Style Your Sheet
mo'fessional pages should have:web.etiquette: People building home pages often write to ask me if it is alright if they link to my pages from theirs. By all means! That's the glory of the web - connecting people to good resources. Permission to link is pretty much a moot issue, since it's the closest thing to advertising on the web - advertising by recommendation. You are doing someone a favour of sorts by sending people their way. So you don't need to ask, but a note to let someone know you've linked to them is a nice gesture.
- Everything on my ProtoPage
- An e-mail address
- Contact info is a must - every page should have some. Preferably with a <a href="mailto:firstname.lastname@example.org"> tag around it. How else are your readers going to tell you what they think - what you've done wrong and right - and let you know of downed links?
- Return links
- Strategically speaking, a return link to your top level is a must. Since the web is completetly linkable, seamlessly, people could link into your pages without you ever knowing. Tie your contents together, and you will find that people make numerous back doors into your site.
- Neat HTML
- Keep things neat and tidy. For yourself, but also because someone else could end up using your page to learn HTML, and you wouldn't want to teach them sloppy style!
- Separate Bio Page
- It depends on the scope of your page, but if you intend to have a net.magazine of some/any sort, I recommend moving your personal bio info to a separate page. It was a turning point for me.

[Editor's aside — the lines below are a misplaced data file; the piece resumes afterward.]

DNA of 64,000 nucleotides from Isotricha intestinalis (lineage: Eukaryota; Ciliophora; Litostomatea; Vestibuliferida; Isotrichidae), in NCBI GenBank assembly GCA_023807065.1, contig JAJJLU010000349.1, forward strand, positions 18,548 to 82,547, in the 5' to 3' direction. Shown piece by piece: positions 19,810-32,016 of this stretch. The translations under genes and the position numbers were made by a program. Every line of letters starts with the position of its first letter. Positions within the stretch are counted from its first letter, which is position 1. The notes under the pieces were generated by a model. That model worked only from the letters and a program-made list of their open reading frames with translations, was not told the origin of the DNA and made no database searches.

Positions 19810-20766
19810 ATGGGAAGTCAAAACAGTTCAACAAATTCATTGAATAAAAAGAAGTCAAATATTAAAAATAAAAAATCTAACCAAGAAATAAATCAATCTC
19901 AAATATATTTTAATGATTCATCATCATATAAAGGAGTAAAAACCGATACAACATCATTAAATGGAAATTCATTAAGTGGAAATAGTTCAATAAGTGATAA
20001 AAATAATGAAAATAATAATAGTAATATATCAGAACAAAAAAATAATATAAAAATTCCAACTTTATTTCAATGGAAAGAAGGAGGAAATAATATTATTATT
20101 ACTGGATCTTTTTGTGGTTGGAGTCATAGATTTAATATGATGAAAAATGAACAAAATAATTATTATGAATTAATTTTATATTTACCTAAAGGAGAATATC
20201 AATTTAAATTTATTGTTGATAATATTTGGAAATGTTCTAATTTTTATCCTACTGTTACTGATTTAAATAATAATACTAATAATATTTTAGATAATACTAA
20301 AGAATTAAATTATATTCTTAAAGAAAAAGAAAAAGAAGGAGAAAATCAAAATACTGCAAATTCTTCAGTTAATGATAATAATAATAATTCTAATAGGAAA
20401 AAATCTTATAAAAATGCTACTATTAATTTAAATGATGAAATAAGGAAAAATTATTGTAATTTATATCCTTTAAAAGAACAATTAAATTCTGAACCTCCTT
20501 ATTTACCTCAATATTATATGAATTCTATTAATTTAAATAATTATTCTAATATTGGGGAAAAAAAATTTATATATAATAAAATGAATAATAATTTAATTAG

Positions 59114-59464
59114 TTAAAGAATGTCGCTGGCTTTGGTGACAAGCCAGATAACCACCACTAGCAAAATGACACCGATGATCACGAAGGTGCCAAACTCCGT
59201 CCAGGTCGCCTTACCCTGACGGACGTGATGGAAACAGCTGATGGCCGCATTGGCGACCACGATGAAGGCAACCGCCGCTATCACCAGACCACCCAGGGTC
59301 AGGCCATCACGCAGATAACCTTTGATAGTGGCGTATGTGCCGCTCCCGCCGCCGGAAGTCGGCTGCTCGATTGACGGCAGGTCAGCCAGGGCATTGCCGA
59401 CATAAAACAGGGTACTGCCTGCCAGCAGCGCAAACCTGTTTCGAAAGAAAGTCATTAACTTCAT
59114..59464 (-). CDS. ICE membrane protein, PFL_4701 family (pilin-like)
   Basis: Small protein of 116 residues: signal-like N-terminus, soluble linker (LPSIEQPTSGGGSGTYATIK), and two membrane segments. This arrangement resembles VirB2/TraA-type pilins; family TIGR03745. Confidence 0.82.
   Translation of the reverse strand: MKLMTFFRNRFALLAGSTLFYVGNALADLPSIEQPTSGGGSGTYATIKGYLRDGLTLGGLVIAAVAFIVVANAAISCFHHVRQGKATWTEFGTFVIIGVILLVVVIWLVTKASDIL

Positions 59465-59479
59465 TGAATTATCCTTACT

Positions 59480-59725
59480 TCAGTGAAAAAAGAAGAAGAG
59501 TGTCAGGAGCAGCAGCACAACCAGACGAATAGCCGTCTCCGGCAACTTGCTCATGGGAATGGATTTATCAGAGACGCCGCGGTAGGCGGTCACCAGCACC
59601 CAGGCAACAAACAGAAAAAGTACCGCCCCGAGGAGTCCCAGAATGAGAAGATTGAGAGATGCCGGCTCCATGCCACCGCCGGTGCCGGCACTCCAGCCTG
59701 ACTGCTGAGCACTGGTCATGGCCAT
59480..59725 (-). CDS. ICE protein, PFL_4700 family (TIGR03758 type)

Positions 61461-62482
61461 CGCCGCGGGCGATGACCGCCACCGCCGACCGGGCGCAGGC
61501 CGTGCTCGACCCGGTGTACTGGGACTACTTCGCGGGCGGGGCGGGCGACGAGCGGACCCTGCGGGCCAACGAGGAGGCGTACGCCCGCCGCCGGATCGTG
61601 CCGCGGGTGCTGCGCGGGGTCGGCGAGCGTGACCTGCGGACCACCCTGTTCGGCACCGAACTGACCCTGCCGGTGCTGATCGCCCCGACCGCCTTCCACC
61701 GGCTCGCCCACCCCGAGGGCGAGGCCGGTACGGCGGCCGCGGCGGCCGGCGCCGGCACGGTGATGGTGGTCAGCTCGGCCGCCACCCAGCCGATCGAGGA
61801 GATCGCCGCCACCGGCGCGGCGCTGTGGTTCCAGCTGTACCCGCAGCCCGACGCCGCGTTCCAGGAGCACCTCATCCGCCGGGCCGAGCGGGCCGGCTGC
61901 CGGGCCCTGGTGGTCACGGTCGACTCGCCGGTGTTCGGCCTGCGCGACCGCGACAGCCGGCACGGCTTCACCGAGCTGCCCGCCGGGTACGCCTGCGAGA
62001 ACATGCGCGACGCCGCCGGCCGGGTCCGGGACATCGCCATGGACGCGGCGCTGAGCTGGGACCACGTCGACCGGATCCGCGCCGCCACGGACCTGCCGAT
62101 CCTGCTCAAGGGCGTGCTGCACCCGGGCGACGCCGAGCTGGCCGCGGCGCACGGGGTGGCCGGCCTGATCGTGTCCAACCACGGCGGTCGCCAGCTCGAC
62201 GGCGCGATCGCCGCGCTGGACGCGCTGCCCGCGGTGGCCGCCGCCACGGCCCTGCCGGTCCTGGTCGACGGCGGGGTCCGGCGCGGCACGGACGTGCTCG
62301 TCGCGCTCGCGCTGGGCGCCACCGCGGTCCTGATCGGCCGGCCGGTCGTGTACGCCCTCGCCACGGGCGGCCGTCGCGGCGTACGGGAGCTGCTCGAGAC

- Sparing byte utilization
- Say what you want in as few words as possible, keep your graphics few and small, don't leave extraneous tags laying around. It makes for faster surfing, and happier readers. Remember, whatever speed you surf at, someone is surfing slower.
- Too many <blockquote>s
- As you may have noticed from my pages, and this one in particular, I like to use <blockquote> tags around most all of my text. It keeps the margins clear, pulls the text narrower, easier for the eyes to digest. It does add length to documents, but past a certain point, it doesn't matter, and compensates with readability!
Whenever I can, I use cross-browser HTML - specifically avoiding Netscape tags. Not everyone on the net uses Netscape, and some, not all, but much of the cool stuff they offer can be done with HTML 3.0 - which is in part supported by the latest versions of both Netscape and Mosaic. For example, you can center your text the NetScape way, or you can center your text in a non-browser specific way.
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This page and all its contents Copyright 1994, 1995 Justin Hall. All rights reserved. Contact me with any questions you might think of, permissions you might want, or problems you may have.
Yer Mama Net Productions / Justin Hall / <email@example.com>